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Succeeding at Life: Critical thinking

George Grombacher May 16, 2022

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Succeeding at Life: Critical thinking

My purpose in writing this is not to change your opinion, or to bring you around to my way of thinking. I’m not trying to tell you what to think. 


What I am interested in doing is helping you think better. A big part of succeeding at life involves constantly improving your ability to think. Something we don’t spend enough time doing. 


I can’t remember what I expected to learn in college, can you? 


20 years removed from it, I’m not sure I learned anything that I wouldn’t have learned anyway.


What I do know is what I’d do if I could do it over again. 


I would pursue a double major in philosophy and English. I’d spend those four years learning how to think and how to write. I’ll talk about writing in another post, but today I want to talk about how to become a better thinker.   


Philosophy literally means love of wisdom. It helps you expand how you think, there’s a lot of it, and it requires you to commit to lifelong learning. That’s why I’d study it. 


What would our world look like if everyone were skilled at taking in information, thinking about it, developing a position on it, and engaging in actual conversations about it? Because that’s not what’s going on today. 


Today, the majority of people aren’t interested in doing their own thinking. They outsource it to others. Instead of doing their own thinking and developing their own positions on a topic, they simply take in a parrot back someone else’s narrative. 


Imagine a world where the majority of people could honestly and confidently say, “This is what I think about X ” because they’d done the work of thinking about it for themselves. It still wouldn’t be perfect, but I think it’d be a lot better. 


Here’s what we’ll cover:


  • What is critical thinking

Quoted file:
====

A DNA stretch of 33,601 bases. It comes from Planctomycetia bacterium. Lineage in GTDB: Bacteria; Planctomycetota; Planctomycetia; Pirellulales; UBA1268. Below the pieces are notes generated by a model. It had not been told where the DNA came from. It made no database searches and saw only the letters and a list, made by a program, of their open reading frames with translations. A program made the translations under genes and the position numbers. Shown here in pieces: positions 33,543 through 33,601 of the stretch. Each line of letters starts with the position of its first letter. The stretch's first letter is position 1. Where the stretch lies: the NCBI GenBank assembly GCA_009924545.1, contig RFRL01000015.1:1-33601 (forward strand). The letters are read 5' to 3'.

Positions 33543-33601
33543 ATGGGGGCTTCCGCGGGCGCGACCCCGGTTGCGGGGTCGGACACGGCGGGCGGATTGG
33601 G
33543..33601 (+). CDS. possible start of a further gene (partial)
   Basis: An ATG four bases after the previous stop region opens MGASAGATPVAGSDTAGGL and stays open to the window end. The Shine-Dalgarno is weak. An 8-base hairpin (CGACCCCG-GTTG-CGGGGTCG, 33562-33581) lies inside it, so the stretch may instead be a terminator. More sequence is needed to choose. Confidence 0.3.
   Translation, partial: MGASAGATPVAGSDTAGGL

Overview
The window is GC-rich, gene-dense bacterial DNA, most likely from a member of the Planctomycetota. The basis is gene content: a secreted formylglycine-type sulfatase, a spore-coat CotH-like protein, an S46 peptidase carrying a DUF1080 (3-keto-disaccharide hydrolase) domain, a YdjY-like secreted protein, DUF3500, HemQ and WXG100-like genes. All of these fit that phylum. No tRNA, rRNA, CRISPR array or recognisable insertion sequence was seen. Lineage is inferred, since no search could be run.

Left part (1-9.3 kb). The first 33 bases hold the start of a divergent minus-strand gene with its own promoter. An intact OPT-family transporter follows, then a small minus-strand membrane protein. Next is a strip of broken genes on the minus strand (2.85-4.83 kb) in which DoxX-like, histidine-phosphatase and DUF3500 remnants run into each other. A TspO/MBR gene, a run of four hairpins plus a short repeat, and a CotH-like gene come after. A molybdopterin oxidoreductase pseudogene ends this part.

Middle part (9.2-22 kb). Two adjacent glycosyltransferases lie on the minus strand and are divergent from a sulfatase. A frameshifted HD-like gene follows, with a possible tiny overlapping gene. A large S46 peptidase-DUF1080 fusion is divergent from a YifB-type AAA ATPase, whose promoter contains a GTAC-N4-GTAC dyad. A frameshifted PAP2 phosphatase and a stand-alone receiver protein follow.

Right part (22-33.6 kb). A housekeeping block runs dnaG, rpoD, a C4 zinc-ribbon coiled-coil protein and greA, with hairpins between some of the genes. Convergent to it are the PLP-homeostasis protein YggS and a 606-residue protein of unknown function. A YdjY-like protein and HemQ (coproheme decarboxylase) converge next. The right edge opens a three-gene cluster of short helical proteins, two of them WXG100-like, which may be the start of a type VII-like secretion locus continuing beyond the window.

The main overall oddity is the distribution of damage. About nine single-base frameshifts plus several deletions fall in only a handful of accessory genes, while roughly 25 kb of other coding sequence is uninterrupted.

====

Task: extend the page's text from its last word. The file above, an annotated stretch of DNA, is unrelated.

• How to do it

  • How to have worthwhile conversations


Let’s get started.


What is critical thinking


Critical thinking helps us to interpret the world. Our ability to do this has never been more important. 


What do you think about vaccine mandates, intervening in foreign conflicts, the best way to educate our kids, how to police our communities, and Roe versus Wade? I don’t know about you, but I like to make up my own mind. So how best to do it? Enter critical thinking. 


Start by identifying the issue or problem, and try to get to the root cause of it. More often than not, we get bogged down thinking about, or trying to fix the symptoms. 


Recognize there are multiple sides to every argument. I’m fond of saying there are three sides, mine, yours and the truth. But it’s also helpful to remember there are three sides to a coin; the front, back, and side. 


Fact find. Work to separate truth from opinion.  


Interrogate your reality. We all have blind spots or biases that we bring with us into everything. Ask yourself, “what if the opposite I believe were true.” 


Prioritize information. It’s very possible and common for multiple things to be true at the same time. But certain facts or pieces of information will be more relevant than others. 


Come to your conclusion. After weighing the validity of as much of the information as you can, you’ll make a determination as to what is most accurate, and what you believe to be the truth. 


How to do it